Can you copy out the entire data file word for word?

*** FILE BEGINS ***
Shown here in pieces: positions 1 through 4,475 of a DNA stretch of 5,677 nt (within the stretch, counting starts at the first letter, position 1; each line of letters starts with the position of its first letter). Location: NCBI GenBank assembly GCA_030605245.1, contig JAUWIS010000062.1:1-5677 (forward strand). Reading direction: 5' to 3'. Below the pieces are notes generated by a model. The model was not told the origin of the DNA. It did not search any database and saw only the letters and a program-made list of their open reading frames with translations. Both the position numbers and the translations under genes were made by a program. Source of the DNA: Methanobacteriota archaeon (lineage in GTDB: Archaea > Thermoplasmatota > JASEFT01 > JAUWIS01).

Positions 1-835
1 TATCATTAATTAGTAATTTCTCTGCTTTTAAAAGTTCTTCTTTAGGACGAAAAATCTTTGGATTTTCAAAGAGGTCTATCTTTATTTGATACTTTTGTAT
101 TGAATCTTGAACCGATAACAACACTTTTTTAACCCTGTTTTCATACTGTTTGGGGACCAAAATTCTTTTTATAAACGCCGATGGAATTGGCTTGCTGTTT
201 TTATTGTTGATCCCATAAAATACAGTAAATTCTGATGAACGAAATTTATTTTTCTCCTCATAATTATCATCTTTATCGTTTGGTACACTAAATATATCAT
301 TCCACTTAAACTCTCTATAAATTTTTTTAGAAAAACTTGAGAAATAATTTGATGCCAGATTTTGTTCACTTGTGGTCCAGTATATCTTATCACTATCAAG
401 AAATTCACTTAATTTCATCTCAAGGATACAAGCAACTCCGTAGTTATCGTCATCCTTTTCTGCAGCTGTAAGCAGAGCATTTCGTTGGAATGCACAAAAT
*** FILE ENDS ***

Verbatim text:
Shown here in pieces: positions 1 through 4,475 of a DNA stretch of 5,677 nt (within the stretch, counting starts at the first letter, position 1; each line of letters starts with the position of its first letter). Location: NCBI GenBank assembly GCA_030605245.1, contig JAUWIS010000062.1:1-5677 (forward strand). Reading direction: 5' to 3'. Below the pieces are notes generated by a model. The model was not told the origin of the DNA. It did not search any database and saw only the letters and a program-made list of their open reading frames with translations. Both the position numbers and the translations under genes were made by a program. Source of the DNA: Methanobacteriota archaeon (lineage in GTDB: Archaea > Thermoplasmatota > JASEFT01 > JAUWIS01).

Positions 1-835
1 TATCATTAATTAGTAATTTCTCTGCTTTTAAAAGTTCTTCTTTAGGACGAAAAATCTTTGGATTTTCAAAGAGGTCTATCTTTATTTGATACTTTTGTAT
101 TGAATCTTGAACCGATAACAACACTTTTTTAACCCTGTTTTCATACTGTTTGGGGACCAAAATTCTTTTTATAAACGCCGATGGAATTGGCTTGCTGTTT
201 TTATTGTTGATCCCATAAAATACAGTAAATTCTGATGAACGAAATTTATTTTTCTCCTCATAATTATCATCTTTATCGTTTGGTACACTAAATATATCAT
301 TCCACTTAAACTCTCTATAAATTTTTTTAGAAAAACTTGAGAAATAATTTGATGCCAGATTTTGTTCACTTGTGGTCCAGTATATCTTATCACTATCAAG
401 AAATTCACTTAATTTCATCTCAAGGATACAAGCAACTCCGTAGTTATCGTCATCCTTTTCTGCAGCTGTAAGCAGAGCATTTCGTTGGAATGCACAAAAT